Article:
What To Expect When You See An Anxiety Therapist

What To Expect When You See An Anxiety Therapist

Around 40 million Americans have an anxiety disorder, making it the most common type of mental illness. And if you get overly anxious about going to the dentist, meeting new people, going to a job interview or anything else, you know how dramatically it can affect your life. There are some signs that will tell you when it may be time to talk to an anxiety therapist.

As a general rule, it’s probably time to see an anxiety therapist if your anxiety or fears are affecting your everyday life. If you feel that your health is being compromised because of your anxiety, or it’s affecting your productivity at work or your relationship, then it’s time to take action. Putting off going to the dentist or doctor because of anxiety or fear obviously isn’t a good thing, and it drives the point home that anxiety literally can affect your health, and even take years off your life.

But what should you expect if you make the decision to consult with an anxiety therapist? Firstly, it’s important to understand that results may not be instantaneous, and how long it takes partly depends on the level of your anxiety. Anxiety therapy is intended to be a long term solution to an underlying problem, and not an immediate fix and you should expect at least several visits. As with most visits to a counsellor or therapist, the first session is more of an introductory one, and focuses on getting to know you and your background. Of course, you should also be prepared to complete what may seem like an excessive amount of paperwork.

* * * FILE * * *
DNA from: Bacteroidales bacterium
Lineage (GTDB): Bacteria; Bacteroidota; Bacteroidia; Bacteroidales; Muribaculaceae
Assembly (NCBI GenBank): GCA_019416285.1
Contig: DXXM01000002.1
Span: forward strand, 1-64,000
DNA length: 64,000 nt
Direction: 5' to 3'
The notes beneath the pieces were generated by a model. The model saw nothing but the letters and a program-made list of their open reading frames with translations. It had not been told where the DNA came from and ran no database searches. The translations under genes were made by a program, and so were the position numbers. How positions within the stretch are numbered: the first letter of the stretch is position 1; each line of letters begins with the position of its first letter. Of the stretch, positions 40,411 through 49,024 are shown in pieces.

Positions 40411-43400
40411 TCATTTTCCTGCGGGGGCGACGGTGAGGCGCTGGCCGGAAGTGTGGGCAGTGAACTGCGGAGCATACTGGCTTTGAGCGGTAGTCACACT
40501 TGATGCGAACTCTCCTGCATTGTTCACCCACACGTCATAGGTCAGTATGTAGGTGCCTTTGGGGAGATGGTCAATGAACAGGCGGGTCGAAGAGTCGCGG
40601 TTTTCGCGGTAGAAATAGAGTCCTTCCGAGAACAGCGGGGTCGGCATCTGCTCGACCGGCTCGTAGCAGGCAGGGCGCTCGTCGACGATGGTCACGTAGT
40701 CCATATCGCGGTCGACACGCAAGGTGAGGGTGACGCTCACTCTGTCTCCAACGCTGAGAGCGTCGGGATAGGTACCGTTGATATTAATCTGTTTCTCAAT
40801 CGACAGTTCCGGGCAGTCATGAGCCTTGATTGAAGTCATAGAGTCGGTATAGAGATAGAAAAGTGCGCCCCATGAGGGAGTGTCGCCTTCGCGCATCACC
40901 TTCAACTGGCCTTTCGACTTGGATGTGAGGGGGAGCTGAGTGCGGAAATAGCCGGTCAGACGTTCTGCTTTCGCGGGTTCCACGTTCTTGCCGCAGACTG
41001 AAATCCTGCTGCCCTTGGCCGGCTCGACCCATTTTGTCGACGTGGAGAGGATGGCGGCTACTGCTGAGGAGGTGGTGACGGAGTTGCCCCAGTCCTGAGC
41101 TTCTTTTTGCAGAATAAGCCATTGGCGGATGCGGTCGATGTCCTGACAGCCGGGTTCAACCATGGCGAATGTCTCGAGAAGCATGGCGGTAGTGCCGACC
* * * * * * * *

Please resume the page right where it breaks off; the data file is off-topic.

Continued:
Anxiety therapy will typically focus on the underlying cause of your anxiety and how best to treat it, and there are different methods of doing that. Discussing the emotional problems that are caused by the anxiety is an important part of what is known as CBT, or cognitive behavioral therapy. This technique also identifies triggers that cause anxiety, and helps to devise strategies to cope with those triggers in the future. Another way to cope with anxiety is to confront the situation or thing that makes you anxious; this is carried out in a controlled way and is often known as behavioral therapy. Your therapist may also recommend the use of hypnosis, which has been proven to be effective in treating disorders ranging from fear of flying to a fear of needles.

It’s important to work with a therapist whom you feel comfortable with; not all therapists are the same, although most are caring, discrete and genuinely want to help. Seeing an anxiety therapist can be emotionally draining for many, and embarrassing for most people. Keep in mind that most will offer a free initial consultation which is the perfect time not only to ask questions but to determine they are a good fit. Don’t forget the financial side of things if you plan to see an anxiety therapist, and check with your insurance company as to whether any sessions, procedures or medication are covered.

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